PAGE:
Five Easy-Care Eye-Catchers

May 11, 2016

Contributing Editor

We all like to kid ourselves that we painstakingly prepare the most Instagram-able meals to eat in our perfectly curated and spotlessly clean apartments… The truth is though we live in crummy little over-priced flats and live, for the most part, off microwave ready meals or takeaway orders that arrive via the latest ethically-questionable phone app.

Because who has time, right? We work so hard, we play so hard - who has the time it takes to make one’s own stock or rearrange their paperback books by spine colour? We thought we’d help you out with one aspect of your Perfect London Life that can bring real joy to your home environment without needless exertion. Below are five plants that are either more straightforward to care for than their reputations would have you believe, or just plain straight forward. Get these flourishing and before you know it you’ll be racking up likes that don’t leave you with the nagging guilt surely experienced by all social media fraudsters…

Calathea

1 Floom Magazine Five Easy To Take Care Of Plants Calathea 1

These plants don’t rely on flowers to catch the eye, the distinctive patterning of their leaves bring a vibe way less obnoxious than all the petals in the world. They’re often referred to as Peacock Plants, Zebra Plants or Rattlesnake Plants for the way their markings mimic those from the animal kingdom.

The Calathea requires straightforward care, though it has to be regular as long periods without attention are gonna leave you with a distinctly sorry looking pile of leaves… Make sure you keep it out of direct sunlight to avoid it losing its markings, give it a spray with the ol’ mist-er whenever you can and water regularly with small amounts so that it is always moist without being overly wet.

Goldfish Plant

1 Floom Magazine Five Easy Plants Gold Fish Plant 1 Stephs Green Space

These South American beauties bloom with distinctively shaped flowers in shades of red, orange and yellows. I’m pretty sure I don’t need to tell you which aquatic creature they’re supposedly said to resemble…

People often assume tropical climates mean high levels of heat, but actually your Goldfish plant will be fine in a well-lit room of regular-ish room temperature (between 18-24 degrees). Make sure they’re planted in a light, coarse medium that doesn’t hold water for overly long periods and remember to give them a quick misting on your way out of the door each morning.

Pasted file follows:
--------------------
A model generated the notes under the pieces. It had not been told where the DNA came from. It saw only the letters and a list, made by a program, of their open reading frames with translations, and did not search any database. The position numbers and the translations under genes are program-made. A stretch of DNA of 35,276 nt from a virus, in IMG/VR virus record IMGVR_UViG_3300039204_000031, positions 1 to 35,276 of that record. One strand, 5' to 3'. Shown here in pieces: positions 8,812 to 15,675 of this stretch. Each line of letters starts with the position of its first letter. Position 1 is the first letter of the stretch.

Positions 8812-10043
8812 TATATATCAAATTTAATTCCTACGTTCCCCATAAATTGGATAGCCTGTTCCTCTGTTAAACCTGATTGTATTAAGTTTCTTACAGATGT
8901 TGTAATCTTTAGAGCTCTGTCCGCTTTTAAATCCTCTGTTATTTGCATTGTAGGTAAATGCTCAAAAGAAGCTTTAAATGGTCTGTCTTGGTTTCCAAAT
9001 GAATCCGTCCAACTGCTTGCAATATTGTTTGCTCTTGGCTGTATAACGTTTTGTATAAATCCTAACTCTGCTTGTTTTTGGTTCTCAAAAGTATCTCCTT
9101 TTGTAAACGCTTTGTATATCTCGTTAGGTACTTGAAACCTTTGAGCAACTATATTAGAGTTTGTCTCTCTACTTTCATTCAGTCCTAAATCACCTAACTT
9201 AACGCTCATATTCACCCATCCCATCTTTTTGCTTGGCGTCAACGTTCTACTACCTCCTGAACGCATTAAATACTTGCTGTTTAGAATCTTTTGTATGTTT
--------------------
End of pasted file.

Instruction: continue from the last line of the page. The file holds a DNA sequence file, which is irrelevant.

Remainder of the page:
Jade Plant

1 Floom Magazine 5 Easy Plants Jade Plant 1

These distinctive, fleshy succulents are said to be symbols of good luck, and can flourish under the care of even the least-green-fingered out there. Plant them in cactus soil mixed with a touch of organic matter and place them somewhere they’re likely to get around four hours of direct sunlight a day (though you can get varieties that are fine with indirect light). Keep them moist with regular watering during the summer months when they are growing and reduce during the winter. Jade plants do have a habit of getting dusty but all you need to do is give them a quick wipe down with a damp cloth.

String Of Pearls Plant

1 Floom Magazine Five Easy Plants String Of Pearls 1

These delicate yet eye-catching succulents are actually vigorous growers and make for a great hanging basket plant. Average to dry room humidity is fine for these, and make sure you never let the soil get soggy. Give them a cool rest in winter with cut back watering and you might be lucky enough to bear witness to some flowering in the spring - small clusters of white petal-trumpets with colourful stamen can potentially burst forth from the trails of ‘pearls’.

Dracaena

1 Floom Magazine Five Easy Pants Dracaena 1

Dramatic Dracaena can grow up to six feet in height, bursting forth with long, strappy leaves. Its undemanding nature in return for a pretty impressive visual pay-off ensure its place on any list that dares to include compounds such as ‘easy-care’ and ‘eye-catchers’…

Like the Goldfish plant, it needs a light home of between about 18 and 24 degrees - too light though and you’ll start to see brown tips on the leaves. Not enough light and they’ll turn pale so adjust accordingly if you begin to experience either. Don’t leave them swimming in water ever - water when dry but remove any excess that drains through the bottom of the pot. As with the Jade plant, you can remove any dust with a damp cloth. This helps free up the pores in the leaves and can also help avoid spider mites.

Other Recent Articles